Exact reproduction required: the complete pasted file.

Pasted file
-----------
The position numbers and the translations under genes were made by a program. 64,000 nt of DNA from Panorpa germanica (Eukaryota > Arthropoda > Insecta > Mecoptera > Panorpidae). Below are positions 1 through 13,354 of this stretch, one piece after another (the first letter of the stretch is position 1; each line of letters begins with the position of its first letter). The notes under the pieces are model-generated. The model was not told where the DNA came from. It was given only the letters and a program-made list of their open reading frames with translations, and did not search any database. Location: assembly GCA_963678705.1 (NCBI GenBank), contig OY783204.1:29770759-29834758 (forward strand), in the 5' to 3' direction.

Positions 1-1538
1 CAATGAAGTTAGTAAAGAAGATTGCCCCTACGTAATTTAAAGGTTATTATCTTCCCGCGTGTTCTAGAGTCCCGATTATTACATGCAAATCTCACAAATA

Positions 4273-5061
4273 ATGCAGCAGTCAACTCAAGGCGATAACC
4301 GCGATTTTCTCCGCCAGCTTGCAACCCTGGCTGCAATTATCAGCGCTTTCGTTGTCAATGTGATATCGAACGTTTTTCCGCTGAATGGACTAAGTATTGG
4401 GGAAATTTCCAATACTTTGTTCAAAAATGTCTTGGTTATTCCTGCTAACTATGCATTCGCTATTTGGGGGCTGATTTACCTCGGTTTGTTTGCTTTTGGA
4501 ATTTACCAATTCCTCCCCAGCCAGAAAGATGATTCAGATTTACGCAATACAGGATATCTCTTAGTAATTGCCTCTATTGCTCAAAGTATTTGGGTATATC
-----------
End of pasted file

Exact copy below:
The position numbers and the translations under genes were made by a program. 64,000 nt of DNA from Panorpa germanica (Eukaryota > Arthropoda > Insecta > Mecoptera > Panorpidae). Below are positions 1 through 13,354 of this stretch, one piece after another (the first letter of the stretch is position 1; each line of letters begins with the position of its first letter). The notes under the pieces are model-generated. The model was not told where the DNA came from. It was given only the letters and a program-made list of their open reading frames with translations, and did not search any database. Location: assembly GCA_963678705.1 (NCBI GenBank), contig OY783204.1:29770759-29834758 (forward strand), in the 5' to 3' direction.

Positions 1-1538
1 CAATGAAGTTAGTAAAGAAGATTGCCCCTACGTAATTTAAAGGTTATTATCTTCCCGCGTGTTCTAGAGTCCCGATTATTACATGCAAATCTCACAAATA

Positions 4273-5061
4273 ATGCAGCAGTCAACTCAAGGCGATAACC
4301 GCGATTTTCTCCGCCAGCTTGCAACCCTGGCTGCAATTATCAGCGCTTTCGTTGTCAATGTGATATCGAACGTTTTTCCGCTGAATGGACTAAGTATTGG
4401 GGAAATTTCCAATACTTTGTTCAAAAATGTCTTGGTTATTCCTGCTAACTATGCATTCGCTATTTGGGGGCTGATTTACCTCGGTTTGTTTGCTTTTGGA
4501 ATTTACCAATTCCTCCCCAGCCAGAAAGATGATTCAGATTTACGCAATACAGGATATCTCTTAGTAATTGCCTCTATTGCTCAAAGTATTTGGGTATATC